One Scottish MP wouldn't mind an Independent Scotland - so people can finally understand his accent

Josh Robbins
Alan Brown MP

If the Scottish National Party (SNP) achieves its goal of breaking up the United Kingdom and freeing itself from the shackles of Westminster, the move will be particularly sweet for one of their MPs.

Alan Brown, the member for Kilmarnock and Loudoun, has more reason than most for wanting to relocate Scottish governance to Holyrood: quite simply, no one in the House of Commons understands his strong Ayrshire accent.

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The 46-year-old said that parliamentary recorders have to ask him to submit his contributions in writing no matter how short they are.

Brown told the Press Association: "It first became really clear to me not just when it was ministers looking to respond, but it became a running joke with my colleagues that even if I asked a two-line question Hansard would send me a note asking me to confirm what I said.

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"As a matter of course, if you do a speech they ask for your speech notes, but with me it's even just a question."

Brown says that opposition MPs also have trouble discerning his meaning. However, he suspects that members of the government might sometimes be playing dumb deliberately in order to avoid being held to account by the Scotsman.

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He said: "David Davis [Conservative Brexit Secretary] almost laughs when he sees me standing up. You can see him, by default, move his ear to the speaker.

"I think Liam Fox struggles too. There are a few, it's hard to pick them all out. Margot James struggled one time.

"Sometimes you know if you have caught them out, they hide behind it; they say 'I didn't catch what the member said', and they say they'll write to me, but my inbox hasn't been inundated with letters."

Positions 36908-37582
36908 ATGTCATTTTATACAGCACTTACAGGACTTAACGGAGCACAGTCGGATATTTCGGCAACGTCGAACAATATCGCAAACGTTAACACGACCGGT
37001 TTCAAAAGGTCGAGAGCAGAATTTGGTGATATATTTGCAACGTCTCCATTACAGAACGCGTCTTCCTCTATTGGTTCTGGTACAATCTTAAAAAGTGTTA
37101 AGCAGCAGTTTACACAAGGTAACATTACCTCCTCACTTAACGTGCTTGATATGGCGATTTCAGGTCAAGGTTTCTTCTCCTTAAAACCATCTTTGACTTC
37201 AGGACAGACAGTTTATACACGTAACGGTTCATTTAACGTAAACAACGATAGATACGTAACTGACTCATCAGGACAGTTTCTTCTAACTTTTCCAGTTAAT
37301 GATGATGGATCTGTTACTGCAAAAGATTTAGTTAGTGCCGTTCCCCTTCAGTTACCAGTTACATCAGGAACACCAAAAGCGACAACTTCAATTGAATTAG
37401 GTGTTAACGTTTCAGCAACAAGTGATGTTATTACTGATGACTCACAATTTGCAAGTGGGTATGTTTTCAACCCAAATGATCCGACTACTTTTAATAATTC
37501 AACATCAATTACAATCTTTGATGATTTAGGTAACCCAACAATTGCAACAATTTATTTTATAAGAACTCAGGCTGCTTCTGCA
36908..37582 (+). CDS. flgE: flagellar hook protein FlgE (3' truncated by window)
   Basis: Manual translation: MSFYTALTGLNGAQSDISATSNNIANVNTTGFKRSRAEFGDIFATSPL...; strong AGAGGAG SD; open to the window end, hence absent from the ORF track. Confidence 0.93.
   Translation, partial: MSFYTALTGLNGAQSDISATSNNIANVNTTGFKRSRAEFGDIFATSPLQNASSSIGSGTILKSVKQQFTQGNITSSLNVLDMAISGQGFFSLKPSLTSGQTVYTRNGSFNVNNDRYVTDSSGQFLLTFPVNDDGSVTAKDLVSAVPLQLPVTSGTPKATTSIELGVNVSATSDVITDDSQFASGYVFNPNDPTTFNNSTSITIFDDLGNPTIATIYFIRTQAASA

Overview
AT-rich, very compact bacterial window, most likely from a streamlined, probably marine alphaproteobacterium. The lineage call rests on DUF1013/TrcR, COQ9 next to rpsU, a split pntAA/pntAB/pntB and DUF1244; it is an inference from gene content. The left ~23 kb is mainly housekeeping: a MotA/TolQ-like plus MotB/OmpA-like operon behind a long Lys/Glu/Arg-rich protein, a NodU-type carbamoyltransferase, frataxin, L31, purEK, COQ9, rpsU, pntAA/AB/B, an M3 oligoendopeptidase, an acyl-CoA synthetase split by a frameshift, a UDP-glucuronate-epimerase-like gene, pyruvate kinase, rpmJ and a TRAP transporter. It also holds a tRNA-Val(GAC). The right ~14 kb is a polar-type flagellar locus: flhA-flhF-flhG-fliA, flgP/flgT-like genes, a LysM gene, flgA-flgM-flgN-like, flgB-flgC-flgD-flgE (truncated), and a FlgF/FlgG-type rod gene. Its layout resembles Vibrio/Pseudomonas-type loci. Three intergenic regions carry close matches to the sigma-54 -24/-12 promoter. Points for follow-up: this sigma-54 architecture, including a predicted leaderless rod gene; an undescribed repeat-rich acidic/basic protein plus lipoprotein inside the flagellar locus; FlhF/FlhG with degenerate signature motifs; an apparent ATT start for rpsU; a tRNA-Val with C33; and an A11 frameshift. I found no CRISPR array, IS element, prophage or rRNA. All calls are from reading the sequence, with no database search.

Brown is proud of his Ayrshire roots and will not be softening his brogue for members of the Tory party anytime soon.

He and his fellow 53 SNP members in Westminster are using their time in the chamber to insist that the people of Scotland deserve a fresh independence referendum. It simply wouldn't do if he began speaking the Queen's English.

"Because people know me locally and know how I talk, they would actually question what was happening if my accent changed when I came down to Westminster," he said.

"We know people are very wary of politicians losing what they stood for, or changing too much when they take on the role. A sort of 'who does he think he is now?'."

Brown grew up in a village in East Ayrshire near Kilmarnock – the constituency he now represents. He is a lifelong supporter of Kilmarnock football team.

"I stayed in that village all my life. I went to university in Glasgow, but I still travelled up and down from where I stayed so that helped me retain my accent," he said.

"My mum had a theory that I deliberately held on to my accent when I went to university because it is a way of not changing and trying to remain close to your roots."

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